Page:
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Marjane Satrapi is the author and illustrator of the graphic novel Persepolis. The narrative recounts Satrapi's memories of her youth in Iran before, during, and after the Islamic Revolution of 1979. The book is split into two sections, each of which has a number of chapters.
Satrapi's early years in Iran in the 1970s are depicted in the opening chapter of the book. She is a young woman who is deeply committed to social justice and politics. Her parents frequently talk to her about these topics because they are both politically engaged. Her mother is a feminist, and Satrapi's father is a Marxist. They both vehemently reject the Shah's government and stand with the Iranian revolution that is taking off.
Satrapi's family gets more and more involved in the resistance as the revolution picks up steam. Her mother becomes a leader in the women's rights movement while her father is detained and subjected to torture by the Shah's secret police. Satrapi's family continues to criticize the administration despite the risk.
After the revolution has been successful and the Islamic Republic of Iran has been created, the novel's second section starts. Satrapi is now a teenager and is finding it difficult to adjust to the new government. The new administration is fiercely conservative and opposed to many of the values that Satrapi's family upholds. Satrapi is also having trouble figuring out who she is as an Iranian lady.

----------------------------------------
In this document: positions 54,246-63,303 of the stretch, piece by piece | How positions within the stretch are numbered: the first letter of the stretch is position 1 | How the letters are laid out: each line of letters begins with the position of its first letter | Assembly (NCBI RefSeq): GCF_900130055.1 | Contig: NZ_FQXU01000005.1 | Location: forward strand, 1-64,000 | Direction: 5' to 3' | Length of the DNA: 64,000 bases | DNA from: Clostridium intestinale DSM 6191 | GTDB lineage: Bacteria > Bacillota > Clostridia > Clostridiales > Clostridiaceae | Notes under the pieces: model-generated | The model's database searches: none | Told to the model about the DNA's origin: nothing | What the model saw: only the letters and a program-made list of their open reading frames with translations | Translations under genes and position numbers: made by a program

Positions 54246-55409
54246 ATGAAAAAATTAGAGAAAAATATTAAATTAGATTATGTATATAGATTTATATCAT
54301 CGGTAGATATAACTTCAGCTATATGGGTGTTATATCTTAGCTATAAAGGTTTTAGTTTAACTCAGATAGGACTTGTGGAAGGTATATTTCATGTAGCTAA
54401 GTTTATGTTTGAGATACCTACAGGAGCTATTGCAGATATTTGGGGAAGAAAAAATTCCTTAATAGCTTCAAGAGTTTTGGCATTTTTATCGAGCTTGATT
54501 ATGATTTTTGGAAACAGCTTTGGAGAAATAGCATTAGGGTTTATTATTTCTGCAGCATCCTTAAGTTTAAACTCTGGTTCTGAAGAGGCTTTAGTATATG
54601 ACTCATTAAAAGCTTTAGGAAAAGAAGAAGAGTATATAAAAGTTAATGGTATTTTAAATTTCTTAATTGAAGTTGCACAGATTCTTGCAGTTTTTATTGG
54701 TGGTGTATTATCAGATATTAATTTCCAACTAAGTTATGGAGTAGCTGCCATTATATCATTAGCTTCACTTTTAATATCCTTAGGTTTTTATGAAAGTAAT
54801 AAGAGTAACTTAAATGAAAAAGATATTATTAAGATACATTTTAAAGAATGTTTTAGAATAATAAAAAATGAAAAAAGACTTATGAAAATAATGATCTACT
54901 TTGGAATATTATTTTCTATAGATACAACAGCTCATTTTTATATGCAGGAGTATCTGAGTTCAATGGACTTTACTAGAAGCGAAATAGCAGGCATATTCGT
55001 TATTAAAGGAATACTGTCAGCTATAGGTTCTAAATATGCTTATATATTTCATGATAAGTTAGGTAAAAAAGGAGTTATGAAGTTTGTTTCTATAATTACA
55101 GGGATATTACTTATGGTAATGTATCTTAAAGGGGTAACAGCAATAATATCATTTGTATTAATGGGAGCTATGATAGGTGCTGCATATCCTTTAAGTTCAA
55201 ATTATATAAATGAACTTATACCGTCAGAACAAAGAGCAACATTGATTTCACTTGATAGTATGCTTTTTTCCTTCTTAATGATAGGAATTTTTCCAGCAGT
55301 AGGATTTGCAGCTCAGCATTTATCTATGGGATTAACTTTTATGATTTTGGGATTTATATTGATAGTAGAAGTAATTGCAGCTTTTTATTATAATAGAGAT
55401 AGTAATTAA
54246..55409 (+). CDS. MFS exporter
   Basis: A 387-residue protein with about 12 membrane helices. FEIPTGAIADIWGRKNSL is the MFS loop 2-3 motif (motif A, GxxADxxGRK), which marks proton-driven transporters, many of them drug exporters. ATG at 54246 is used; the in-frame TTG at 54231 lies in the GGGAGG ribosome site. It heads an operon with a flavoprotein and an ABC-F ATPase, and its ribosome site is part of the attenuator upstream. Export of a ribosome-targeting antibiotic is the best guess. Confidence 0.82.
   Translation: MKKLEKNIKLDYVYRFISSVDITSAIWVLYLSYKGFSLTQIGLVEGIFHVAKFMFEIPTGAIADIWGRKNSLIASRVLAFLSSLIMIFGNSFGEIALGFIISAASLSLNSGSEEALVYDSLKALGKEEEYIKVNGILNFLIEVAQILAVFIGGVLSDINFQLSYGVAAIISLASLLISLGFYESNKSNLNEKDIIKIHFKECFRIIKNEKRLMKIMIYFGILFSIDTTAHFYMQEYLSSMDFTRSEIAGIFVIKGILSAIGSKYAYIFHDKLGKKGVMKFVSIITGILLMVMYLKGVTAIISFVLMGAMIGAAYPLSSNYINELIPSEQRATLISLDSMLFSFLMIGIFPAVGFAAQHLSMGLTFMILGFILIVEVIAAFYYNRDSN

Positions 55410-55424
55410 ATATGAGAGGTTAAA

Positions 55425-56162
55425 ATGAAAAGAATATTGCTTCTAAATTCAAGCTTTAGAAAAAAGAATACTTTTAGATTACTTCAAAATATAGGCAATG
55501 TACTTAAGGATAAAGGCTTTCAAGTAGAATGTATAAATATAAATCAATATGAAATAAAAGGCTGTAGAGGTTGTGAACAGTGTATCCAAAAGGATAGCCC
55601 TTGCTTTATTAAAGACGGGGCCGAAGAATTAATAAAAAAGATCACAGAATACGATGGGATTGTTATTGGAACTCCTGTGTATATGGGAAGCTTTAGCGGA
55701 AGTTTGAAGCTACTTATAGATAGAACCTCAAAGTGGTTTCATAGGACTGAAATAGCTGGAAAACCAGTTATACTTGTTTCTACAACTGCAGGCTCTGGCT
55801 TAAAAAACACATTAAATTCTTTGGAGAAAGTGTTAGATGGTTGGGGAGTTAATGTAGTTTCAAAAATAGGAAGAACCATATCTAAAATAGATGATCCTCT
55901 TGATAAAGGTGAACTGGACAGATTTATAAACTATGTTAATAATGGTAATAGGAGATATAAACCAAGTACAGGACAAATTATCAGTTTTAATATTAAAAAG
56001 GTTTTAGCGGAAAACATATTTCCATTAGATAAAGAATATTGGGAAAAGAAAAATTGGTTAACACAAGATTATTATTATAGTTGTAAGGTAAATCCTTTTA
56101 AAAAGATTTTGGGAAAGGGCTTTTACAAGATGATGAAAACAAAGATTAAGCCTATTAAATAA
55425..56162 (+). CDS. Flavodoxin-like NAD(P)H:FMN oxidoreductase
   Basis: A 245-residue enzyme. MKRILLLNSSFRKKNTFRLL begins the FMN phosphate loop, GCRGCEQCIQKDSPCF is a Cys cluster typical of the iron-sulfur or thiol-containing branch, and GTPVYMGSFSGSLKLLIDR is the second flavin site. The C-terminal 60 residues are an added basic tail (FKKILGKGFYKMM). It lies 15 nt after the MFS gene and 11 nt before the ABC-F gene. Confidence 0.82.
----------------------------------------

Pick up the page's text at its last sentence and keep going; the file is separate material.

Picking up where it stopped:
Despite the difficulties, Satrapi is still a prominent figure in Iranian politics and society. She joins a group of young people who are trying to further democracy and human rights after being active in the student movement. Satrapi and her pals are compelled to go underground in order to avoid being apprehended, though, as the government becomes more oppressive.
Satrapi departs Iran at the book's conclusion to pursue a degree in Austria. She struggles to balance her passion for her nation with her wish to live in a free society. The book tells the stirring and inspiring tale of one woman's search for her place in the world.
A compelling and thought-provoking graphic novel, Persepolis provides a singular perspective on the political and social developments that occurred in Iran in the late 20th century. It narrates the tale of the Iranian Revolution and its aftermath through the eyes of a young child, and it offers a scathing critique of the Iranian regime and its actions. The book is a monument to the tenacity and bravery of the Iranian people as well as a tale of human development and self-discovery.